Louisburg Sen. Molly Baumgardner's strategy to force speedy public disclosure about missing foster children drew opposition Thursday from an official in the administration of Gov. Laura Kelly wary of potential cost and reach of the mandate.

The Senate bill would require foster care contractors to inform the Kansas Department for Children and Families within 24 hours of the absence of any of 7,500 Kansas children in foster care. Under the measure drafted by Baumgardner, DCF would be granted 48 hours to inform legislators, the governor and media about missing children.

The bill would also compel DCF to fine its private contractors $500 daily for violations of the proposed disclosure law.

"We can't find missing kids if we don't know that they are missing," Baumgardner said. 'We need, as a Legislature, to get beyond the anecdote. This is taking it beyond the talk and making it part of the walk."

The controversy stems from multiple reports over the past two years of DCF losing track of dozens of foster children.  In 2017, DCF leaders in the administration of Gov. Sam Brownback came under fire when it was revealed three sisters under age of 16 ran away from a foster care home in Tonganoxie and had been missing 45 days.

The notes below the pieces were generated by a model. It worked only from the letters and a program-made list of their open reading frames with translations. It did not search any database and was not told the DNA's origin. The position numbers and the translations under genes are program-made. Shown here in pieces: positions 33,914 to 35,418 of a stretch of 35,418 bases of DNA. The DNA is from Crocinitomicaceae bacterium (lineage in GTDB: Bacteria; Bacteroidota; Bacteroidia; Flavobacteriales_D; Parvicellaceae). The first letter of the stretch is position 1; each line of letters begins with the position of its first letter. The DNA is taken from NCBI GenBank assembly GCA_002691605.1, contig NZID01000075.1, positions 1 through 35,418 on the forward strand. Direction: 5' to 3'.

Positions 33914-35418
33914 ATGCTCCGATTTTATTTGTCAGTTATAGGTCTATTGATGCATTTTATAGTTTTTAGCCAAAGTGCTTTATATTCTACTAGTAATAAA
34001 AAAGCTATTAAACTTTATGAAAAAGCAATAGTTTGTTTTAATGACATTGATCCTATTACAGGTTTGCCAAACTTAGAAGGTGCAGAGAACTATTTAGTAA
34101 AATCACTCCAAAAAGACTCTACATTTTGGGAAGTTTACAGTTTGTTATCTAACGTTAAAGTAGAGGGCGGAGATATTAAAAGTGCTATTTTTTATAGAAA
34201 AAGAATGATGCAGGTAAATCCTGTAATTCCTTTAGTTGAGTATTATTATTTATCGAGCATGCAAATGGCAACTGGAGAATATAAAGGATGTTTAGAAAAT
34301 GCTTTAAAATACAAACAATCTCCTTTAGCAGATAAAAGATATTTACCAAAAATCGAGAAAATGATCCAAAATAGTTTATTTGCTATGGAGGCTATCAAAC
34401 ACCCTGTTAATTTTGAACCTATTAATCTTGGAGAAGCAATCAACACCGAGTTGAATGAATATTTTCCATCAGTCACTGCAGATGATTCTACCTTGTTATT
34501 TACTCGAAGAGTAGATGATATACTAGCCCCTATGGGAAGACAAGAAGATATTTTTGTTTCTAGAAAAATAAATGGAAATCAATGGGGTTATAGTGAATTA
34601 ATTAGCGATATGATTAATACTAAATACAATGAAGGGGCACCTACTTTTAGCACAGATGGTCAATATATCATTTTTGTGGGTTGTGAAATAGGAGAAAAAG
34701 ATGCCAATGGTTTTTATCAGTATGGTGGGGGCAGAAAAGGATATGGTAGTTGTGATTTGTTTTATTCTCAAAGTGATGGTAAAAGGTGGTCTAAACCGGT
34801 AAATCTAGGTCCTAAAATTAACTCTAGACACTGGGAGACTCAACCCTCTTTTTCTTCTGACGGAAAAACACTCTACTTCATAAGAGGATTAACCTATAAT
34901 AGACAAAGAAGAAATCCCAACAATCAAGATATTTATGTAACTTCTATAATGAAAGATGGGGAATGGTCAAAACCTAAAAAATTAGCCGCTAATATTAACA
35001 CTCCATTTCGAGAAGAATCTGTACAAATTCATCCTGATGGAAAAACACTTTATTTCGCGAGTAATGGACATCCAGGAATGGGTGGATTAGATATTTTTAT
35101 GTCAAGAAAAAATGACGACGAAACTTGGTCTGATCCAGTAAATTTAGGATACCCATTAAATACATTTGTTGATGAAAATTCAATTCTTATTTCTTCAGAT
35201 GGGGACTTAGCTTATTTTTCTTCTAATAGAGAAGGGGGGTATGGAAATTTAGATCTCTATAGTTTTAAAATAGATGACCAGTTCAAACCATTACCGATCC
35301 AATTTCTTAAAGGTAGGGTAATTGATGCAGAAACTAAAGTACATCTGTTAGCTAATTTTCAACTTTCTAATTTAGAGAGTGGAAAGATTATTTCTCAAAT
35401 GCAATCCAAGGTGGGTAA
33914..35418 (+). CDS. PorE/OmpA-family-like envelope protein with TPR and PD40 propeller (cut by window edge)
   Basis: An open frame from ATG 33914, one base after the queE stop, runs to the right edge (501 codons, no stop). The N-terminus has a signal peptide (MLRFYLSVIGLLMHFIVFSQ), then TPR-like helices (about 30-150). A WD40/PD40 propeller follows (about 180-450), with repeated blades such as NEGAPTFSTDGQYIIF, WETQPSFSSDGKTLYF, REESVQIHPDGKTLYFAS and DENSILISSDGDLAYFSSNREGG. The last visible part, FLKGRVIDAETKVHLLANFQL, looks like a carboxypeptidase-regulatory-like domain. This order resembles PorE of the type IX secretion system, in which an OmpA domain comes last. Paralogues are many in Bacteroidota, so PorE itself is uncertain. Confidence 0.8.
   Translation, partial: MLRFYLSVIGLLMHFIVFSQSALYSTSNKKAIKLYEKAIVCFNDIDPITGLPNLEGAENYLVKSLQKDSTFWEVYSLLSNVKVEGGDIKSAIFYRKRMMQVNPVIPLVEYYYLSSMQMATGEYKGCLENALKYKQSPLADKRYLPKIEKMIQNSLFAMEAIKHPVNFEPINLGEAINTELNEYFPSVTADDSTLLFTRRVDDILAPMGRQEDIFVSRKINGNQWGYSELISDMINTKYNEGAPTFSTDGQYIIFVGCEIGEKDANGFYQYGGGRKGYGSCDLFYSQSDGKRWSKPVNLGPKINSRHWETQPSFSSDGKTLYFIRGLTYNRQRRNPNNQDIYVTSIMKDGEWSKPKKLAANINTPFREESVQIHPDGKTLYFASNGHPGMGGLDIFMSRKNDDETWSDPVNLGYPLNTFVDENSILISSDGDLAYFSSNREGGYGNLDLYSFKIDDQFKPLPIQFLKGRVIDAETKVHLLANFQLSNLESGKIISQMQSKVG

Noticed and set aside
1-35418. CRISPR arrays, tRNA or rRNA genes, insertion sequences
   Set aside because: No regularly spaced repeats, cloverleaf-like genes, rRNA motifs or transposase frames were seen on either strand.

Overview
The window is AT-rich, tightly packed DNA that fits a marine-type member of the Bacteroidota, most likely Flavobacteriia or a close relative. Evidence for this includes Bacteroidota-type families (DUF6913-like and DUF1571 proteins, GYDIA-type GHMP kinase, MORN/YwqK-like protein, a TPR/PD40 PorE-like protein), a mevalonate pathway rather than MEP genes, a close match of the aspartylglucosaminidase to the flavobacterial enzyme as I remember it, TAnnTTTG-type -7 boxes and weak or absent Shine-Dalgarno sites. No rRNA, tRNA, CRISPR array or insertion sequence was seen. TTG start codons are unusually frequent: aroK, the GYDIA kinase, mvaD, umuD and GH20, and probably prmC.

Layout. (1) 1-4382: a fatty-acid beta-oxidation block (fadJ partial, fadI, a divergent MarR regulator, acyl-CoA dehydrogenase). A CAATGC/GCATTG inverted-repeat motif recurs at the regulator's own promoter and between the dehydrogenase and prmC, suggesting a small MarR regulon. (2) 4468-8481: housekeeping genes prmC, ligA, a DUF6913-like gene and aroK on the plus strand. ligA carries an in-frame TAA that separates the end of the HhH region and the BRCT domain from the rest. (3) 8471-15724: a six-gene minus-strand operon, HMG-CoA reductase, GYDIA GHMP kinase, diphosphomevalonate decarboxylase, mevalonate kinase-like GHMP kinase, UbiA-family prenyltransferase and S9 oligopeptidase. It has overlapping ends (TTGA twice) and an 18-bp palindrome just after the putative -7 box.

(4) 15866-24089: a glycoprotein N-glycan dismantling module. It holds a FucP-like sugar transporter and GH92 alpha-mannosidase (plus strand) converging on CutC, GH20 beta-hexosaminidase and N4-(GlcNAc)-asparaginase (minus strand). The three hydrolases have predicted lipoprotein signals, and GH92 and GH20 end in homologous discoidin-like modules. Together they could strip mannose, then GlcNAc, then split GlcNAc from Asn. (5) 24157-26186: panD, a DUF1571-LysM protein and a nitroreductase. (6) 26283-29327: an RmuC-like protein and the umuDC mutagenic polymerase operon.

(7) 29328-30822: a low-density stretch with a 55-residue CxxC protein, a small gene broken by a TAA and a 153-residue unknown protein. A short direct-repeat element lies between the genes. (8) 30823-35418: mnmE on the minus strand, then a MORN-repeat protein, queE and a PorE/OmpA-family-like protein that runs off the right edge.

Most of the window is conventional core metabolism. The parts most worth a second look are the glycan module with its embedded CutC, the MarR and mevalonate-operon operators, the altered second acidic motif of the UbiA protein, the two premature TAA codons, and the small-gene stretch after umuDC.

DCF was criticized for allowing contractors to let hard-to-place foster kids sleep overnight in their office buildings. A Johnson County teenager was charged last year with raping a 13-year-old at an Olathe office where contractors were keeping the children overnight.

"That's why we need to know and that's why we need to be part of solving the problem," Baumgardner said.

Rebekah Gaston, director of policy at DCF, told the Senate Public Health and Welfare Committee the state agency was opposed to Senate Bill 162 because, without amendment, it would compel disclosure of confidential information about foster children.

She said the Legislature shouldn't jeopardize $55 million in annual federal funding for child welfare programs to satisfy the bill's transparency requirements.

Basic information about the state's missing foster children is reported daily to DCF's secretary and can be shared with the governor's office without change in state law, she said.

"DCF recognizes the good intention of this legislation to address some of the very serious issues our state's child welfare system is facing," Gaston said. "However, the department opposes Senate Bill 162, as it would violate confidentiality laws and place critical federal funding in jeopardy."

Baumgardner, a Republican, said the bill could be amended to forbid disclosure of a child's name and avoid risking loss of federal aid.

She said Kansas legislators had an obligation to drill deeper into the foster-care network to bring urgency to oversight activities.

"It really doesn't matter who is sitting in the governor's seat. It doesn't matter who is sitting in the secretary of DCF's seat," Baumgardner said. "We have a large group of employees that don't change with elections. The culture is: 'We're not going to report.'"